Air Pollution Study Contributes to False Animal Ag Narrative
A new study claims U.S. agriculture, in particular animal agriculture, is a major source of air pollution. The study says 80% of the 15,900 annual deaths that result from food-related fine particulate matter are attributable to animal-based foods. The study, published Monday in the Proceedings of the National Academy of Sciences of the United States of America, claims this is the first full accounting of deaths connected to the production of certain types of food.
“The misleading nature of this study contributes to the false narrative around animal agriculture. Overall, the study—based on non-peer reviewed modeling and estimates—attempts to cultivate a misleading narrative that ammonia emissions from farms are responsible for thousands of deaths,” says Ethan Lane, vice president of government affairs for the National Cattlemen’s Beef Association.
The study, led by researchers at the University of Minnesota, Carnegie Mellon University, Oxford University, the University of Washington and the University of Illinois, says that damages driven by ammonia are mainly from livestock waste and fertilizer application. Primary fine particulate matter was also cited as a major contributor, largely from dust from tillage, livestock dust, field burning and fuel combustion in agricultural equipment use.
“There are currently no federal emissions estimating methodologies for agriculture, which draws into serious question the accuracy of this study, one that plays fast and loose with the idea of cause and effect,” says Jim Monroe, National Pork Producers Council vice president of communications. “This is a highly suspect study that irresponsibly draws conclusions based on non-peer reviewed modeling and estimates.”
The study says red meat dominates in air quality–related health damages, whether normalized by total mass, serving, protein mass, or caloric value. Per serving, production-weighted averages of red meat are two times greater than those of eggs, three times greater than those of dairy products, seven times greater than those of poultry, 10 times greater than those of nuts and seeds, and at least 15 times greater than the production-weighted average of any other plant-based food.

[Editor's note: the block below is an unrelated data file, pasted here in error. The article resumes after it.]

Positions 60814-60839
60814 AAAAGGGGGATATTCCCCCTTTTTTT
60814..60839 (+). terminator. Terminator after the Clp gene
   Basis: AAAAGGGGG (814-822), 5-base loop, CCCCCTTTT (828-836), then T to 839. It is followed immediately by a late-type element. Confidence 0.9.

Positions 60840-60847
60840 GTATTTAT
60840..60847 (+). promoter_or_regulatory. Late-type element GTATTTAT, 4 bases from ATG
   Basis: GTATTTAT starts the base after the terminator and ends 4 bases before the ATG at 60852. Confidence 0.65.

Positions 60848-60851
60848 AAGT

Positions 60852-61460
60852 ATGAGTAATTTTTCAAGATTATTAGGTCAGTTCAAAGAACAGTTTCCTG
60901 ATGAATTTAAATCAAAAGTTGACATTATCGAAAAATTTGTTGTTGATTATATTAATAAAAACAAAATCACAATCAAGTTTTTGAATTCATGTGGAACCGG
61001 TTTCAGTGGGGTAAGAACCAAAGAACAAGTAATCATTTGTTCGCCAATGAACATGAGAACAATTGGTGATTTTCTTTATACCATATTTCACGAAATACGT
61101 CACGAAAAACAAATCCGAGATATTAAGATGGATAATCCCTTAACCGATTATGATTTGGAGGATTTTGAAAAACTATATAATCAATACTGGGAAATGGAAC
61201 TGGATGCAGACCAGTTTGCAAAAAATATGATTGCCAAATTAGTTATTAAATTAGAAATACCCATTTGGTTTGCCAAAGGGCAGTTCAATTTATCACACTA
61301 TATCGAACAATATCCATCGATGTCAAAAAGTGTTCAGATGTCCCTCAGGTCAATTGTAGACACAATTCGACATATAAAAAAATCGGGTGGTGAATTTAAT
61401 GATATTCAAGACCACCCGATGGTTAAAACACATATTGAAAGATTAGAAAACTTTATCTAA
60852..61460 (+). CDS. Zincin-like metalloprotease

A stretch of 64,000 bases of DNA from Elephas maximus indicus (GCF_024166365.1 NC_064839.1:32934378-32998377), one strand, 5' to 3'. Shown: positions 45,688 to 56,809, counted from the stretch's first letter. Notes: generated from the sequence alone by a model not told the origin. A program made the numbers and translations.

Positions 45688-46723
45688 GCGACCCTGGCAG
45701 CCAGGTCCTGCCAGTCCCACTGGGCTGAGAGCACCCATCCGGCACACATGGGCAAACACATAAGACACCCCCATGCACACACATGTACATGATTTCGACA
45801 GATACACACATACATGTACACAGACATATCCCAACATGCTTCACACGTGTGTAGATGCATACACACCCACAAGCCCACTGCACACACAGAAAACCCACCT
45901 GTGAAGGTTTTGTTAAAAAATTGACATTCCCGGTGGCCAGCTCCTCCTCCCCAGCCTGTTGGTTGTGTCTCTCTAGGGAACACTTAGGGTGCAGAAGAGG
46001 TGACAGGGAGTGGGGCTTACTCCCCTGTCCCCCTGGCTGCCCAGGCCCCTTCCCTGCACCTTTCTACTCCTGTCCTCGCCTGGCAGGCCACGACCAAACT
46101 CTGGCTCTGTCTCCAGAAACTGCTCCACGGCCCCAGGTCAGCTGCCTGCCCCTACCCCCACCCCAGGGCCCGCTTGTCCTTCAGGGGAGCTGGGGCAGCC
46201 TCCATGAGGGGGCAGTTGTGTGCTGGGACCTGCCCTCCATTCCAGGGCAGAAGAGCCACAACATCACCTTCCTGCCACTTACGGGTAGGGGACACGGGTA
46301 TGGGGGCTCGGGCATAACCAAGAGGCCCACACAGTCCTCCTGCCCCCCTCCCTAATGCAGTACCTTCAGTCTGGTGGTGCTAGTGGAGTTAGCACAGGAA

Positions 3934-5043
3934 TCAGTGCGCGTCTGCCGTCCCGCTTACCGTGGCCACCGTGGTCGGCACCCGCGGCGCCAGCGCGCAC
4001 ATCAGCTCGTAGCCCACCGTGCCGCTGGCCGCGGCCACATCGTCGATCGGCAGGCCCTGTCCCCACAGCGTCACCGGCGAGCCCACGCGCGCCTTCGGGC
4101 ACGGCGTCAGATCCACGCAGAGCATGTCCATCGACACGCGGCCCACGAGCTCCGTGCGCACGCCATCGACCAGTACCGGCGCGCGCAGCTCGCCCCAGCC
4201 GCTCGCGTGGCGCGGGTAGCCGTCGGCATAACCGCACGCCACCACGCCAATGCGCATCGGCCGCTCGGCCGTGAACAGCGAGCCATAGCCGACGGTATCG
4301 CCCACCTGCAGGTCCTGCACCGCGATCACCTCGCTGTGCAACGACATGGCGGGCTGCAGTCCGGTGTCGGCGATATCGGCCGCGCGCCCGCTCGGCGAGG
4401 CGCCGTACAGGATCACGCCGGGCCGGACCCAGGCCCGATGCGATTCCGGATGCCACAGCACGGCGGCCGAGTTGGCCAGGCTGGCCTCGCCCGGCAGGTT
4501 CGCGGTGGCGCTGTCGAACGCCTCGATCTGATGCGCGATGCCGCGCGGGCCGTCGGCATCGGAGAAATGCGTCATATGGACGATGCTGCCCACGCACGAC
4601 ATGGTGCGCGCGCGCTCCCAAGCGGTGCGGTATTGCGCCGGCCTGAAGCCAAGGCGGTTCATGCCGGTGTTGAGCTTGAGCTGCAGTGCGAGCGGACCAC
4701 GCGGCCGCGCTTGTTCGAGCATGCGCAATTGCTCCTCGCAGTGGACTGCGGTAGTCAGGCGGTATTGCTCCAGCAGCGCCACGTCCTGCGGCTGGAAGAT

“While we have had very little time to review the study, it does not appear to be based on any empirical data to support its conclusions,” Monroe says.
Study Calls for Improvements in Production Practices
The study suggests improvements in agricultural production, such as changing livestock feed practices to reduce the amount of excess protein ingested and therefore excreted as nitrogen, or using fertilizer amendments and inhibitors, can greatly reduce air quality–related health damages.
Data shows U.S. pork producers have a strong track record of environmental stewardship, Monroe says. According to a 2019 study conducted by Harper Consulting in consultation with the University of Utah, over the previous 17 years, North Carolina hog farmers significantly increased their feed efficiency, resulting in reductions of nutrient content in manure lagoons at farms by 35% to 78% and ammonia level reductions of 22% to 54%. These findings are likely to be replicated throughout the country, Monroe says.
“For centuries, pork producers have practiced sustainable farming by capturing valuable nutrients from manure and recycling it as a natural fertilizer. Applying fertilizer benefits crops and soil by contributing necessary nutrients that crops need to grow. In turn, crops like corn and soybeans are fed to the hogs, which starts the cycle over again,” Monroe explains.
More and more pork producers are using advanced precision technology to ensure their fields receive specific nutrient applications, removing the guesswork and the need for excess fertilizer, Monroe explains. Not only does this ensure the nitrogen and nutrients stay where they are needed, but it also makes sure nearby waters stay clean and eliminates the need to outsource fertilizer.
To further promote soil health, farmers are planting cover crops, used to cover the soil rather than for harvesting. Cover crops are primarily used to slow erosion, improve soil health, increase water availability, help control pests and diseases, and increase biodiversity, Monroe says.
Cattle producers are also focused on being good stewards of the land and producing high-quality beef in a sustainable way, Lane explains.
“NCBA will always focus on sound science when discussing environmental issues, as undue sensationalism doesn’t get us any closer to achieving environmental benchmarks,” Lane says.
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